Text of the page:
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    Canada's Political Leaders Got Emotional When Talking About Alan Kurdi

    News broke Wednesday night that the dead Syrian boy's family was trying desperately to get to Canada.

    Canada's political leaders made emotional statements after news broke late Wednesday night that the family of Alan Kurdi, the Syrian boy found dead on a Turkish beach, had been trying desperately to get to Canada.

    "As a dad and a grandfather, it's just unbearable that we're doing nothing," NDP Leader Tom Mulcair said while appearing to fight back tears.

    #Mulcair almost weeping when talking about the picture of the dead child. Asks why Canada has failed. #elxn42

    Liberal Leader Justin Trudeau accused the country's immigration minister, Chris Alexander, of doing too little, too late. "You don't get to suddenly discover compassion in the middle of an election campaign," he told a crowd in Quebec.

    This government is not living up to our values. We must immediately sponsor 25K Syrian refugees and do our part to end the #refugeecrisis.

    Prime Minister Stephen Harper, also appearing to fight back tears, said that when he first saw the photo of Alan, he and wife Laureen thought of their own son at that age.

    "It truly is a heartbreaking situation and a terrible tragedy," he said.

    Harper repeated his government's previous commitment to take in an additional 10,000 refugees from the Middle East over the next four years. So far, Canada has allowed about 2,500 Syrian refugees into the country.

    "We could drive ourselves crazy with grief," Harper said. "Obviously, we do what we can to help."

    The Liberals and the NDP want Canada to accept more refugees at a faster rate.

    The revelation that Alan's family was seeking refuge in Canada has shaken up the federal election campaign, with Alexander suspending his re-election efforts to return to the capital for an update on the Syrian refugee crisis.

    Early reports said the Canadian government had rejected an application from Alan's family, but the boy's paternal aunt, Tima Kurdi — who lives near Vancouver — and immigration authorities said that wasn't the case.

    Citizenship and Immigration rejected an application from the family of her other brother, Mohammed, and his children.

    She wanted to bring her whole family to Canada but was forced to do so incrementally because of the high costs and required paperwork. She would have applied for Alan's family next, she said.

    She said she wrote Alexander a letter pleading him to help her family, and that her MP hand-delivered it to the minister.

    "And no response," she told reporters at a press conference in British Columbia.

    Alan, his brother, and mother drowned when their boat capsized while en route to Greece. His father, Abdullah, survived.

    After capsize family clung to boat. Mr Abdullah tried to hold his 2 children &wife with his arm, but 1by1 they were washed away by waves. >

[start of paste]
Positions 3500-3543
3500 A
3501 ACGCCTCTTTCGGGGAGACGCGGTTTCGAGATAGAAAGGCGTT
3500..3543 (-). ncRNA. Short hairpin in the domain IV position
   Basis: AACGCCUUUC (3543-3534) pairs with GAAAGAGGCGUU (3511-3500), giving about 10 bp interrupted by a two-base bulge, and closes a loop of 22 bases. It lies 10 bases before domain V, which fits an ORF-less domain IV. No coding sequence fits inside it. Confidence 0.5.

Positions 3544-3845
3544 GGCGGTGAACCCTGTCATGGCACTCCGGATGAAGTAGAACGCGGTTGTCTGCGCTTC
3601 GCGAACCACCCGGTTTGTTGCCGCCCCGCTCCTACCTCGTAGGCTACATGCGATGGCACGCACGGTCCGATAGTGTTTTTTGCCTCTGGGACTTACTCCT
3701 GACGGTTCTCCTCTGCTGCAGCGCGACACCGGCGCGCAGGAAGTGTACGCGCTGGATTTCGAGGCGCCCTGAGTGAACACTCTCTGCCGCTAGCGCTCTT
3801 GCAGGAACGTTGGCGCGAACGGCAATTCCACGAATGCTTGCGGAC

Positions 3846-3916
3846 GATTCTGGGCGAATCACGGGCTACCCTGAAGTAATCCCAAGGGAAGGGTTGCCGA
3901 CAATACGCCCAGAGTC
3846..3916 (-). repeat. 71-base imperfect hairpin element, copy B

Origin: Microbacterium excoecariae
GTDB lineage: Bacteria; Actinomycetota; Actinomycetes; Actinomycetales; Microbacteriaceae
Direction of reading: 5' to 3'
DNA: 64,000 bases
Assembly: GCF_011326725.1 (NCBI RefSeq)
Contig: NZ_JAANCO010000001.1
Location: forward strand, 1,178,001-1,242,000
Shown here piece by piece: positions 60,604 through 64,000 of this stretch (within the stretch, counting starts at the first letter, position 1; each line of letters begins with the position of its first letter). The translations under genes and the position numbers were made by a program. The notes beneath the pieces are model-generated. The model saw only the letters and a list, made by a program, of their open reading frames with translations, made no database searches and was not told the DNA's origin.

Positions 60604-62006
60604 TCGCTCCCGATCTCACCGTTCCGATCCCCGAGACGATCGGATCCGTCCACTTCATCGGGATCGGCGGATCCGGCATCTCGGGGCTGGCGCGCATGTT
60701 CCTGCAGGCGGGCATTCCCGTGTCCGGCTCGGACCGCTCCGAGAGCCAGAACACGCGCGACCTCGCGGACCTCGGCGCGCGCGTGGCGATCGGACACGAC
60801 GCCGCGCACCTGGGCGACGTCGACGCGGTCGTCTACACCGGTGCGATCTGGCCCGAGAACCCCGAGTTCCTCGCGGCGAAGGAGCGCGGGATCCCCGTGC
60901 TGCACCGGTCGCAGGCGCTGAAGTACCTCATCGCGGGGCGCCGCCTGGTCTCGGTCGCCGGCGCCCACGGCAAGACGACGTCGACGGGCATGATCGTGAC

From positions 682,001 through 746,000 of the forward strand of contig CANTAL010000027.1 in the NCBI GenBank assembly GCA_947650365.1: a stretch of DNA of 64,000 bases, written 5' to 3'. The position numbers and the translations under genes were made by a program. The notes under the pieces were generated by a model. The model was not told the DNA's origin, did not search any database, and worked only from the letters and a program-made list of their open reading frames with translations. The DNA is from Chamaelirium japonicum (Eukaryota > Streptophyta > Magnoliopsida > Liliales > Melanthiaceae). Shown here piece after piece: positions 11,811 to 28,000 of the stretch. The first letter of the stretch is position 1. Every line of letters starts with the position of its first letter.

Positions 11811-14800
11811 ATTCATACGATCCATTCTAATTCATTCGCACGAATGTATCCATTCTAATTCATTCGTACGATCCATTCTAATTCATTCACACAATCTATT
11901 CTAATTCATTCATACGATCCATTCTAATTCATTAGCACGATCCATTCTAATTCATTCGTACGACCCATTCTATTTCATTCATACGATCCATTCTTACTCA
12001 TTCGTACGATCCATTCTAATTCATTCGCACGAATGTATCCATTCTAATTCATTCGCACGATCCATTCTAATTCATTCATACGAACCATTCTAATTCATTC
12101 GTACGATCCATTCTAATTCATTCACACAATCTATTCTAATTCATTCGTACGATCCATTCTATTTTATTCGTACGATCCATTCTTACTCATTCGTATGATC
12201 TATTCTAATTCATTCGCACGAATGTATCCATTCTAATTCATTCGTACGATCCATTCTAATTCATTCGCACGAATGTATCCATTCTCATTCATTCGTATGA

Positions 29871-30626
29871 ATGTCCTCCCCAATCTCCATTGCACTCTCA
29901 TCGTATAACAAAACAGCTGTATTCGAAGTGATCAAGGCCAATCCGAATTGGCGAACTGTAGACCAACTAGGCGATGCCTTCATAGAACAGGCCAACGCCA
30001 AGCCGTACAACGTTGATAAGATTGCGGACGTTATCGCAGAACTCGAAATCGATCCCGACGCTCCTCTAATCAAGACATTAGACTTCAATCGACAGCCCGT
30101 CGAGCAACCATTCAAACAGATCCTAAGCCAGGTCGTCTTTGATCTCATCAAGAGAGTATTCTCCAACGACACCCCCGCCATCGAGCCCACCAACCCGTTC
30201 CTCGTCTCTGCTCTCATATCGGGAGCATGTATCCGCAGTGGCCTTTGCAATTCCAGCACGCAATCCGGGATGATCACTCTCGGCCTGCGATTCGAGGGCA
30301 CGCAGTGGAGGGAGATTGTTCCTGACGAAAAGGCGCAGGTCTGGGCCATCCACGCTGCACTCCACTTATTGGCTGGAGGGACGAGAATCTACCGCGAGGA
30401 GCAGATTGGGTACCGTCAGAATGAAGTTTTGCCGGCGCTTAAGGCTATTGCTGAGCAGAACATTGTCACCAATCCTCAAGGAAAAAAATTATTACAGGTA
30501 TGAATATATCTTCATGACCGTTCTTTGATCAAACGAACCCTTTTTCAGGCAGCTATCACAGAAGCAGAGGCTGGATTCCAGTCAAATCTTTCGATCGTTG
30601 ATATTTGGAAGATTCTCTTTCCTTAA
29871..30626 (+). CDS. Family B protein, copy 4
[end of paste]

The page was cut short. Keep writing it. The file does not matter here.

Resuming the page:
#AylanKurdi Abdullah,dad: They woke me everyday to play with me. What is more beautiful than this. Everything is gone.

    Hours before news about the Kurdi family's link to Canada broke, Alexander appeared on a live television panel to discuss the Syrian refugee crisis. When asked why the government isn't doing more to take in displaced Syrians, Alexander tried to place the blame on the media.

    He also recently hung up during a radio interview while the host pressed him to answer a question about the number of government-sponsored refugees that had entered Canada.

    On Thursday, Alexander appeared on the television program again and confirmed that he had received the letter from Tima Kurdi. He said he noted its urgency and passed it on to his department.

    Her brother's application was then returned, he said, with a request for more documentation.

    On Cda's record, @calxandr tells @RosieBarton: "No other country has resettled so many Iraqis. Now we're trying to do the same in Syria."

    During his speech, Harper also indirectly criticized his opponents for not supporting Canada's involvement in the U.S.-led bombing campaign against ISIS in Syria and Iraq.

    "I do not know how, for the life of me, you reach that kind of conclusion," he said.

    He insisted that settling refugees is only one aspect of how the government is dealing with the crisis.

    He did not, however, directly answer a question about why Canada wasn't doing more — like its allies — for refugees in light of the fact that the Syrian crisis started three years before the military campaign.

    Mulcair said it "would be too easy" to start blaming individuals, while stating that Canada could and should immediately take in 10,000 Syrian refugees.

    "Chris Alexander has a lot to answer for, but that's not where we are right now. We're worried about how we got here, how the collective international response has been so defective, how Canada has failed so completely," he said.

    "How desperate do you have to be to take that risk with your kids?" he asked. "That desperation of the parents is what we should be asking ourselves about."